Tribute to the military

Sunday, June 04, 2006

Iranian threats

Middle East's oil supply would be jeopardized in case of U.S. attack, so says Ayatollah Ali Khamenei.

When you listed to the Iranian leadership, one has to think, bi-polar or paranoid. They, the Iranian clerics and Ahmadinejad leadership, make their demands, and, when the demands are countered or incentives offered they continue to go down their slippery slope into 7th century paranoia.

In the latest round of diplomacy with Iran, Europeans and the United States offered Iran several incentives to resolve the issues at hand. Ahmadinejad issued a statement saying his government would not rush to judge the incentives package. Then, Khamenei kicks up a fuss and insists that his country has the right to produce nuclear fuel along with threats to stop the flow of oil from the Arabian Gulf. In Khamenei's mixed bag of 7th century thinking, he also assured the world that the nuclear fuel Iran produces will not be used for nuclear weapons.

Khamenei and President Mahmoud Ahmadinejad are now playing good negotiator - bad negotiator. They have been watching too much television. Depending on the day, they switch places. This weekend, Ahmadinejad backed off his usual rhetoric and Khamenei picked it up. Perhaps Khamenei and Ahmadinejad should start on Prozac therapy.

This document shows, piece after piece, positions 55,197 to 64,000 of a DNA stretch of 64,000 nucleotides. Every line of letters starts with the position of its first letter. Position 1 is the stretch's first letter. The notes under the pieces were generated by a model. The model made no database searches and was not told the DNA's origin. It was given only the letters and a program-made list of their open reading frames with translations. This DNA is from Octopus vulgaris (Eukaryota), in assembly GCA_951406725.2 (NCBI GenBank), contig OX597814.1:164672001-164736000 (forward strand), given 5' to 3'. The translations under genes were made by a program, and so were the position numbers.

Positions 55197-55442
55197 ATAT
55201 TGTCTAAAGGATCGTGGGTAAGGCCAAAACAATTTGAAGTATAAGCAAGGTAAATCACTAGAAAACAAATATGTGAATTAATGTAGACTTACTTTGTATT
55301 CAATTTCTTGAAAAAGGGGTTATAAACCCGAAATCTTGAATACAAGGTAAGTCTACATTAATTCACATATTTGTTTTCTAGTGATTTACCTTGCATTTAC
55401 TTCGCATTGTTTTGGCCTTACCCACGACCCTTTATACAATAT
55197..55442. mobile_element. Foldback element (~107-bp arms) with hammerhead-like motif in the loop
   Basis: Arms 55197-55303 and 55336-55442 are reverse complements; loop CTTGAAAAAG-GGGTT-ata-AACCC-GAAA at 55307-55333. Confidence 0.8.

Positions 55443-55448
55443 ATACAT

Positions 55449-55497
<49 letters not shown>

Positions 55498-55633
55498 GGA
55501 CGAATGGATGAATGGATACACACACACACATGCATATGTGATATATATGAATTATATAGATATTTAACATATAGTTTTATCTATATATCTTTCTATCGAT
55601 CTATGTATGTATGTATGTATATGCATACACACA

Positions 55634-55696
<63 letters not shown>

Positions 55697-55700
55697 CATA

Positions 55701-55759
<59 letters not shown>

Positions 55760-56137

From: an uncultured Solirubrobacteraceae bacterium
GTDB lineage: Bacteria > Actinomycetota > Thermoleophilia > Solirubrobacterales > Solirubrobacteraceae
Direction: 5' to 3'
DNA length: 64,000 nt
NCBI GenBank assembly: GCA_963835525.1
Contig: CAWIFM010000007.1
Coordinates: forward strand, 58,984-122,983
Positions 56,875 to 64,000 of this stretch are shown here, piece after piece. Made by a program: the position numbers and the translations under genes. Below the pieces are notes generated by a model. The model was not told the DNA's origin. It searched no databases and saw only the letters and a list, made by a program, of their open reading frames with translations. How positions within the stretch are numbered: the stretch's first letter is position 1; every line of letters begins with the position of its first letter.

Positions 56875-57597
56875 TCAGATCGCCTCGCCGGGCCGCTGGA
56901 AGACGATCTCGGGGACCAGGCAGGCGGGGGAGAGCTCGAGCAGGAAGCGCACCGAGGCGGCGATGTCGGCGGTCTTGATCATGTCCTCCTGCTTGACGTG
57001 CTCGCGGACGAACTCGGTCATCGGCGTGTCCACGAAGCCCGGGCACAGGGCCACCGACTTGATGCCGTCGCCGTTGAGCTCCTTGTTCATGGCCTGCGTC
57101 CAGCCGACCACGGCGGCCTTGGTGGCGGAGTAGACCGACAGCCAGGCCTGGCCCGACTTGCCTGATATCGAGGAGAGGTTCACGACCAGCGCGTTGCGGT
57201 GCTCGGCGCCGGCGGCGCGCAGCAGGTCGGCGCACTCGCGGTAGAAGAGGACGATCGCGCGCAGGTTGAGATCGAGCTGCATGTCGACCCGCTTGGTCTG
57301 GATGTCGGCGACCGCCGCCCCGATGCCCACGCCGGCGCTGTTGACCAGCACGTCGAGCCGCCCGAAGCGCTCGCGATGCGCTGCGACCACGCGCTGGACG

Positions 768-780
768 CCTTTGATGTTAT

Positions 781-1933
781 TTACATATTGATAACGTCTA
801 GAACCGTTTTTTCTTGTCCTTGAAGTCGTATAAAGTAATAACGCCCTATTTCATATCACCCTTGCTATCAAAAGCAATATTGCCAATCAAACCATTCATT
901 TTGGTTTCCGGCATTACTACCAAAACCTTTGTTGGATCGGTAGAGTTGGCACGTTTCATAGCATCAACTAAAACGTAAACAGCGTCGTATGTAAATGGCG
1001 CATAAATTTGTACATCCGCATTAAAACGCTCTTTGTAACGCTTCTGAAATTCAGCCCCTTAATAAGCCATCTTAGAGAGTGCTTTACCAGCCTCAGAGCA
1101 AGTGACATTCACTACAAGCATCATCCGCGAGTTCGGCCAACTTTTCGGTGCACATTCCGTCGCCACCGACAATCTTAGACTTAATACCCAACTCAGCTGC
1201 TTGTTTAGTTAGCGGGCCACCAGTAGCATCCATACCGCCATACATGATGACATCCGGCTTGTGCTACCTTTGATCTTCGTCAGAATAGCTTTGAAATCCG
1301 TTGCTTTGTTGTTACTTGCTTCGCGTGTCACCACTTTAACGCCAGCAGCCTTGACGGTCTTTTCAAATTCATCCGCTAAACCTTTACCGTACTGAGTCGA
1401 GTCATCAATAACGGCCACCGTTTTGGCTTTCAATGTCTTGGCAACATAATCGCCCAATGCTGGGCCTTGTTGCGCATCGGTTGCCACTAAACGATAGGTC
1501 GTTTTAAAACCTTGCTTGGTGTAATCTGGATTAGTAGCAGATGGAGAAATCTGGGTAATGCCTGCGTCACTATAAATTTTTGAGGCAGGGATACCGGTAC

Anyway, the doomsday clock hands did not move forward this weekend because as Khamenei was spouting off about his right to produce nuclear fuel, United States Secretary of State, Condoleezza Rice, discounted his threats and encouraged continued dialog with Iran.

Will Khamenei and his alter ego, Ahmadinejad, show the international community that they can be responsible or will the regime show that it is irreversibly committed to its dual-use enrichment program? For sure, Rice's tack for diplomacy will force the Tehran government to show its hand to the international community.

As Rosemary pointed in her posted article, 'Hello? Is anyone listening to the Iranian people?', the late Shah of Iran's son, Reza Pahlavi, has proposed that the solution to Iran's percolating and fanatical signals is for, "the United States and free world to support the Iranian people." Pahlavi insists that in dealing with the fanatical Tehran, "there is only one thing that the outside world can do, and that is to tell the regime: 'We are serious about supporting the people who are inside Iran who are against you.'

Regime change is possible, by assisting the internal struggle of the Iranian people.

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